What is marble?
When on hearing the word marble, it is the graceful, picturesque astounding icon of love, Taj Mahal that comes to our minds. The white milky marble that sparkles in the reflection in the Yamuna on a moonlite night is justly one of the most venerable vistas in the world. Ancient people made their optimum buildings with either granite or marble. For instance the Egyptians worked chiefly with granite and Greeks with marble. Romans also used marble with great skill. The most famous quarries for marble are Carrara, Italy, which have been used since the time of Emperor Augustus. The finest quarries were discovered later and were made famed by great sculptors, Leonardo da Vinci and Michelangelo.
But geographically, what is marble? How is it formed?
Marble is limestone, which has been metamorphosed through the action of heat, pressure and time deep beneath the earth’s surface. The result is a hard composition of crystals running the color gamut from nearly pure white to black. Colored marbles are the result of minerals or small amounts of staining matter. Ranges in many colors and is usually heavily veined and shows lots of grains. Natural quarried marble has highly appealing inherent variations in color and physical properties. The main consistency is calcium and dolomite. Hardness rates from 2.5 to 5 on the MOH Scale.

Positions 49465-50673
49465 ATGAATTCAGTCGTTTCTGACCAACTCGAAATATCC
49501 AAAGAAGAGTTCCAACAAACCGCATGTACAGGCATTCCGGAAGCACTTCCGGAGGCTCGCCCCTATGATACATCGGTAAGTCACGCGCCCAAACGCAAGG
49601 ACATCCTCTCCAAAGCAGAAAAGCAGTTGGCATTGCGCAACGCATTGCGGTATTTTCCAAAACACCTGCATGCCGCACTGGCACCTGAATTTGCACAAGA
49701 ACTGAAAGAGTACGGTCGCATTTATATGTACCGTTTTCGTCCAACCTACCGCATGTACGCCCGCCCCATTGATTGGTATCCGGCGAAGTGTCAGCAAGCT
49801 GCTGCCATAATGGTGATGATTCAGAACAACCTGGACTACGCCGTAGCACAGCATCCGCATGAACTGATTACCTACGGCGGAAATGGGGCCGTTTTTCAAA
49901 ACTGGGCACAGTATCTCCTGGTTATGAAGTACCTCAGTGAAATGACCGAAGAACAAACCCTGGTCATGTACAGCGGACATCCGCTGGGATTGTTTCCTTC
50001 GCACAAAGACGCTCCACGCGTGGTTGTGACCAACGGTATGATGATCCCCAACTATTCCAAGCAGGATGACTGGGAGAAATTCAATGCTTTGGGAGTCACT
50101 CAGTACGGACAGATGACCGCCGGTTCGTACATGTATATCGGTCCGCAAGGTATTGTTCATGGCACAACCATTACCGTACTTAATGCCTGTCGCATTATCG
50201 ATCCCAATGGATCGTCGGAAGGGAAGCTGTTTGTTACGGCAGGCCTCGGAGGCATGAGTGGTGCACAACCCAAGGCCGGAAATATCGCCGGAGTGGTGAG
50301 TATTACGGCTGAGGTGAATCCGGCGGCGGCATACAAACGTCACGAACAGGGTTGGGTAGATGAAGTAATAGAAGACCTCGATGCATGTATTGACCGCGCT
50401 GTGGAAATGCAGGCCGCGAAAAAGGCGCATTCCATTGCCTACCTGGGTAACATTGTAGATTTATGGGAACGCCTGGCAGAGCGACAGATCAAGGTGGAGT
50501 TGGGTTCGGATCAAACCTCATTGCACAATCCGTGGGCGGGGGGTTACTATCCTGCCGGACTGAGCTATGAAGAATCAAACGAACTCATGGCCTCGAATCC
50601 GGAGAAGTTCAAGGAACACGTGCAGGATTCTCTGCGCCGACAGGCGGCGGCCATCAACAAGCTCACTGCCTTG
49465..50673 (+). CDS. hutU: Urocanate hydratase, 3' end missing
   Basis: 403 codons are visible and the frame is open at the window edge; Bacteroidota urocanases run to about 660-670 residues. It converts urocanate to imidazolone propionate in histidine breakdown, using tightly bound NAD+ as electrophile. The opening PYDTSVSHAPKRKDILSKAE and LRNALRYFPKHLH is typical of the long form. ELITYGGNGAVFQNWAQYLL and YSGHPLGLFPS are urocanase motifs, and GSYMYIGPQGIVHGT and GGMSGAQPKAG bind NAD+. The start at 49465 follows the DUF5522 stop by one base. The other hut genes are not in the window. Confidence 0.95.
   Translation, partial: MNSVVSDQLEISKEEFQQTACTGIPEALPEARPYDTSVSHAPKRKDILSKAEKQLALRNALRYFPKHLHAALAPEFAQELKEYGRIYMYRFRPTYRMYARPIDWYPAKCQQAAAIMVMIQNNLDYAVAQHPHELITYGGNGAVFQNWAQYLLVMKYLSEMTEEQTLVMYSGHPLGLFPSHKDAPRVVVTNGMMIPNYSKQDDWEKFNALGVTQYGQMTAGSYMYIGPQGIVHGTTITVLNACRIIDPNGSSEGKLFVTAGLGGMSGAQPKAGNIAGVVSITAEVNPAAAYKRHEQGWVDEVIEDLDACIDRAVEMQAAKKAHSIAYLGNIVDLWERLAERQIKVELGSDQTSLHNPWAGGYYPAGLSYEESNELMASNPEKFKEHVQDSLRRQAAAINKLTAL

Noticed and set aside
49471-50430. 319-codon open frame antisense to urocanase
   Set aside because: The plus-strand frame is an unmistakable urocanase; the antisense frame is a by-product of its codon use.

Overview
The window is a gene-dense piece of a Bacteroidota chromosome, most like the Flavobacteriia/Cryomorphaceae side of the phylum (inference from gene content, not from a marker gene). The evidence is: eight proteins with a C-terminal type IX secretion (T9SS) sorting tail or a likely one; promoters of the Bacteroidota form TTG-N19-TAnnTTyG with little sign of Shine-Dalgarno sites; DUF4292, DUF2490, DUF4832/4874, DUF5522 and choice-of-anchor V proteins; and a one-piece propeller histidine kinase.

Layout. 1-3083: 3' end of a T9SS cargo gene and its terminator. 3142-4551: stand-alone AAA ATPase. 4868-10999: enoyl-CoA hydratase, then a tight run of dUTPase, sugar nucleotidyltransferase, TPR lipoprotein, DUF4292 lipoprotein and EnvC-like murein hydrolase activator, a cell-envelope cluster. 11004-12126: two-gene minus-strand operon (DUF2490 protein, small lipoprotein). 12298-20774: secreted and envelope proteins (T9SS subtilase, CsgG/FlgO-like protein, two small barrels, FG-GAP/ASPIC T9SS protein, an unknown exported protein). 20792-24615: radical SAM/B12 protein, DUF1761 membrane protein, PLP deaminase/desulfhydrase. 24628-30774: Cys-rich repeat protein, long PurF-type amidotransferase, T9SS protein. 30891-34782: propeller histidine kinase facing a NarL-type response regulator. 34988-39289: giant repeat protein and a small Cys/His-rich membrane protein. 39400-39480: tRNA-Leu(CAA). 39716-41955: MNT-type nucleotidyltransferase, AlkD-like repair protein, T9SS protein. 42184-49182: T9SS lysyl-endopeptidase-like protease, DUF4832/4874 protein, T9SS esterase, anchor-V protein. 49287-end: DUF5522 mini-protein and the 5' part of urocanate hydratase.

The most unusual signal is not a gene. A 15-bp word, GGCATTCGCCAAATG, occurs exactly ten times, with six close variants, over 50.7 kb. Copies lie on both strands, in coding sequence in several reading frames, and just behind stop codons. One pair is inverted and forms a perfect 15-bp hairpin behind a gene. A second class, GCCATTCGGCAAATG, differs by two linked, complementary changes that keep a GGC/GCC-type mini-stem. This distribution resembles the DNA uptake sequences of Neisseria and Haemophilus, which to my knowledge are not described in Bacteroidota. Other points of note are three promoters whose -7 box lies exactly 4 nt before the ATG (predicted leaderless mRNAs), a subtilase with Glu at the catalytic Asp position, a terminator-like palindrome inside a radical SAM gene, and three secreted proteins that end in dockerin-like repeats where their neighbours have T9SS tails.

Marble is classified into three categories:
Dolomite: If it has more than 40% magnesium carbonate.
Magnesium: If it has between 5% and 40% magnesium carbonate.
Calcite: If it has less than 5% magnesium carbonate.